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Californians’ interest in the Silicon Hills is increasing

Earlier this month, Apple revealed it had selected Austin, Texas, as home for one of its new campuses. The tech giant’s campus has the potential to bring an estimated 15,000 jobs to Austin’s local market.

“Apple is among the world’s most innovative companies and an avid creator of jobs in Texas and across the country,” Texas Governor Greg Abbott said in a press release. “Their decision to expand operations in our state is a testament to the high-quality workforce and unmatched economic environment that Texas offers."

According to data from Redfin, Apple’s job prospects are likely to heat up the city’s housing market, as Californians’ interest in the Silicon Hills is increasing.

In fact, Redfin data indicates that even before Apple announced plans to tremendously expand its presence in Austin, 19% of Redfin users searching for homes were from the Bay Area.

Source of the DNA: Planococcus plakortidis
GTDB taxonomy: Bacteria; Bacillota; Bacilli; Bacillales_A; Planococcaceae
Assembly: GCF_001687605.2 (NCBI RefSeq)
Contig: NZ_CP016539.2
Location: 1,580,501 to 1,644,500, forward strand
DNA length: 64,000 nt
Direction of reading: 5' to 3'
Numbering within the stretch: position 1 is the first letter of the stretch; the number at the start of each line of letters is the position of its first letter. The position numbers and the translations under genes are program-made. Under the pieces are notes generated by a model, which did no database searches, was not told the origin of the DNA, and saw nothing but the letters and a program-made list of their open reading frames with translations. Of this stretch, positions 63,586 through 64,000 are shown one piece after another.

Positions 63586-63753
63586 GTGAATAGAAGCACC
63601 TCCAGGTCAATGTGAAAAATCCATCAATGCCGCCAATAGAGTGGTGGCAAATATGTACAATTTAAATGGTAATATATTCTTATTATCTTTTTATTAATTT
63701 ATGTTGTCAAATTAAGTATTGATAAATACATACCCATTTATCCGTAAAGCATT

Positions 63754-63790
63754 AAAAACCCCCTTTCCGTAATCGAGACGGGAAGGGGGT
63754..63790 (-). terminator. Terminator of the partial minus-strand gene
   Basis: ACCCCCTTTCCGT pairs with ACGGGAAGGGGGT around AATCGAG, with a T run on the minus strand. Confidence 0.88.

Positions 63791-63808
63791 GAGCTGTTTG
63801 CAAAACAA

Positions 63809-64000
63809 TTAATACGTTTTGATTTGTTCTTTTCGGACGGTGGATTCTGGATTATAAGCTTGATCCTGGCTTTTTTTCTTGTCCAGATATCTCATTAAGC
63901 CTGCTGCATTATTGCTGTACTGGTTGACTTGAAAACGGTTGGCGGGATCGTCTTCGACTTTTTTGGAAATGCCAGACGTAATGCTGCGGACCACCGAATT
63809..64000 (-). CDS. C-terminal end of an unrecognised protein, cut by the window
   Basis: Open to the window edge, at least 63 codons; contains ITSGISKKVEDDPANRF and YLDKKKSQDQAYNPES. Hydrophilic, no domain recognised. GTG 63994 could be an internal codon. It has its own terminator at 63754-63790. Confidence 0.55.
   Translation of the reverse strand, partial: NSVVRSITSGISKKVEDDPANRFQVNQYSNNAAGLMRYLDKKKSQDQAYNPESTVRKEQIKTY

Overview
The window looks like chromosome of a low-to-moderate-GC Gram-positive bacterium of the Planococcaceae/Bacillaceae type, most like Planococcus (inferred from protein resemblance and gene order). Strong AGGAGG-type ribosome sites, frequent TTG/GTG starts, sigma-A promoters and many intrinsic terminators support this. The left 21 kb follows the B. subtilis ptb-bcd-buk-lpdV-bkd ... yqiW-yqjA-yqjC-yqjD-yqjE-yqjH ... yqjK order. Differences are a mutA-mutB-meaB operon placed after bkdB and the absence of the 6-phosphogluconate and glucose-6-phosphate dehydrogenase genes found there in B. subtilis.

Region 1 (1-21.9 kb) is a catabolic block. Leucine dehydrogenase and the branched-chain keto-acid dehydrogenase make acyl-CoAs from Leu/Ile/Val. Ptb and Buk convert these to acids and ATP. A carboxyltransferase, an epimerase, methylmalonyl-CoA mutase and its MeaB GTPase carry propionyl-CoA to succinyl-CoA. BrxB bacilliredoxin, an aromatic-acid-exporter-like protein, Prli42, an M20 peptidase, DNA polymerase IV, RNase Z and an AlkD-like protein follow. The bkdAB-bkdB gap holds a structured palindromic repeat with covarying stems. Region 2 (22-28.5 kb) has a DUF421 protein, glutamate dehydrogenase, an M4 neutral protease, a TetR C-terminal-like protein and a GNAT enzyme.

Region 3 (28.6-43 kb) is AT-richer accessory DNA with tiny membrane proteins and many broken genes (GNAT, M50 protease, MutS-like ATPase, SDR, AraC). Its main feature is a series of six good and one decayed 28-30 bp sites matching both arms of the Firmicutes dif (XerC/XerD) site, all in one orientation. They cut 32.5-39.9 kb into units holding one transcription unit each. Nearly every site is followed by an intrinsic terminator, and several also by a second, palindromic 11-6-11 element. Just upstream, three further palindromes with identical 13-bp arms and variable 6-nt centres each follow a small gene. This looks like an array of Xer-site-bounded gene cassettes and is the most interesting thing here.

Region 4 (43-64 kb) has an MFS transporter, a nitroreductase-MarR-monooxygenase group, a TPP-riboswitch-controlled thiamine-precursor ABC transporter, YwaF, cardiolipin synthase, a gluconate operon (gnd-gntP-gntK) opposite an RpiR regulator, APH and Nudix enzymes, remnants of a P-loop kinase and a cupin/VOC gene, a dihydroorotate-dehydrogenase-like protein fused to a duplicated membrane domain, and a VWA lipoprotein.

Furthermore, Redfin explains that in the third quarter of 2018, 2.9% of users wanting to leave the Bay Area sought out Austin. This propelled the city to the sixth most popular destination for people considering leaving the region, and the most popular area for those searching away from the West Coast.

(Click to enlarge; Source: Redfin)

Austin-based Redfin Agent Andrew Vallejo said that over the last two years the majority of his clients came from the Bay Area, with a large portion of them work for tech companies.

“The new Apple campus will be housed close to North Austin, which is about 10 miles from downtown and a popular location for tech employers, Vallejo said. “When people come to me and ask where in Austin to invest, I tell them North Austin. Tech companies are already having a major impact on the Austin market, but the Apple announcement is adding to the buzz.”

Notably, Redfin reports that this buzz is already driving up home prices in the area, as deep pocket Bay Area buyers compete for housing.

“People who sell their house in San Francisco or San Jose and move to Austin often have much more money than they need for a house in their new city,” Vallejo continued. “Some homebuyers are willing to do whatever it takes to beat out another offer, and that’s what ultimately drives up prices.”

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